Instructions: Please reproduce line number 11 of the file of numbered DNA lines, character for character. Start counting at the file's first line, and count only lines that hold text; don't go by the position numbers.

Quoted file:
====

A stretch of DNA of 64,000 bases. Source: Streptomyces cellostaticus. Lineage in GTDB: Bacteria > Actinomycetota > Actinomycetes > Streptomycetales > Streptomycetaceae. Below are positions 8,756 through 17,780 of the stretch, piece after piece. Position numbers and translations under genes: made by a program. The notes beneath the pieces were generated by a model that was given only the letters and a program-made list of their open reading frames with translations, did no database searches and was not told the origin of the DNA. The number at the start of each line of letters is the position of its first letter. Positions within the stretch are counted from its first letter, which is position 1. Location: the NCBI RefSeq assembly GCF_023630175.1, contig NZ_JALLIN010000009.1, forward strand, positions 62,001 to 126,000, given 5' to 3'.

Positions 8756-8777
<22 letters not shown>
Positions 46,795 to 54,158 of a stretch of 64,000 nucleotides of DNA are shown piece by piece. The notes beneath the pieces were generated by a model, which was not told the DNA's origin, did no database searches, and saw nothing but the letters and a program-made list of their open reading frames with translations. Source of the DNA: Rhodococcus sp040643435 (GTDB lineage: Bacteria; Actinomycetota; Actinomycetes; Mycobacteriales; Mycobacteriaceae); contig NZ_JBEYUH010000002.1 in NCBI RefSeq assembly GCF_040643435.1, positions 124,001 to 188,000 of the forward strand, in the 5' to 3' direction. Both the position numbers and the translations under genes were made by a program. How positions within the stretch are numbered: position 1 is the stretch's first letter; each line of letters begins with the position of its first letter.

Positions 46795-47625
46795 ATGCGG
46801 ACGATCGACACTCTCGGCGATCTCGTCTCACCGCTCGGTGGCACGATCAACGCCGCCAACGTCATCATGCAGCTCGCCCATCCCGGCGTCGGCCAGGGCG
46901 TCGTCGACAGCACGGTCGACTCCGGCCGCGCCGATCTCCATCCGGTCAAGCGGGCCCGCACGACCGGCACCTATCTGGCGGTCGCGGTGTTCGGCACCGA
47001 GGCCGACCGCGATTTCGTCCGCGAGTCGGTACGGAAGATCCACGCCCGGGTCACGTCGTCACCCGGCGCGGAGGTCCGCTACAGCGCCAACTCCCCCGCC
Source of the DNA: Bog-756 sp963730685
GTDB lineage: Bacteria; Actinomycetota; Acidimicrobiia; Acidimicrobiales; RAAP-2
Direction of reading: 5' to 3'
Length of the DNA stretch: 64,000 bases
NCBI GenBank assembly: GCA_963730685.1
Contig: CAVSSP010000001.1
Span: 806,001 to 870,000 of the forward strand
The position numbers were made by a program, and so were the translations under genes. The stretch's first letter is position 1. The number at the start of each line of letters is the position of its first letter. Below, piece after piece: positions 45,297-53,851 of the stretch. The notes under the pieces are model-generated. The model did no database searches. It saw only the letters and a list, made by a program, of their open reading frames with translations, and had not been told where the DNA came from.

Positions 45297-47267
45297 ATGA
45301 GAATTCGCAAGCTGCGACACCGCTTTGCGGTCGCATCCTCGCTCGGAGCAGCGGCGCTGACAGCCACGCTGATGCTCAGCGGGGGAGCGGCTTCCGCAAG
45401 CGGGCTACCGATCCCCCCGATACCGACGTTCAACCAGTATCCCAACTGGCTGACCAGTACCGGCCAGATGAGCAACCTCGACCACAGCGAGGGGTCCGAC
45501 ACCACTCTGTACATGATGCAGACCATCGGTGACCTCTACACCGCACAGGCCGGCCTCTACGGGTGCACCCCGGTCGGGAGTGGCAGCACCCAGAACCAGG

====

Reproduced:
GTDB lineage: Bacteria; Actinomycetota; Acidimicrobiia; Acidimicrobiales; RAAP-2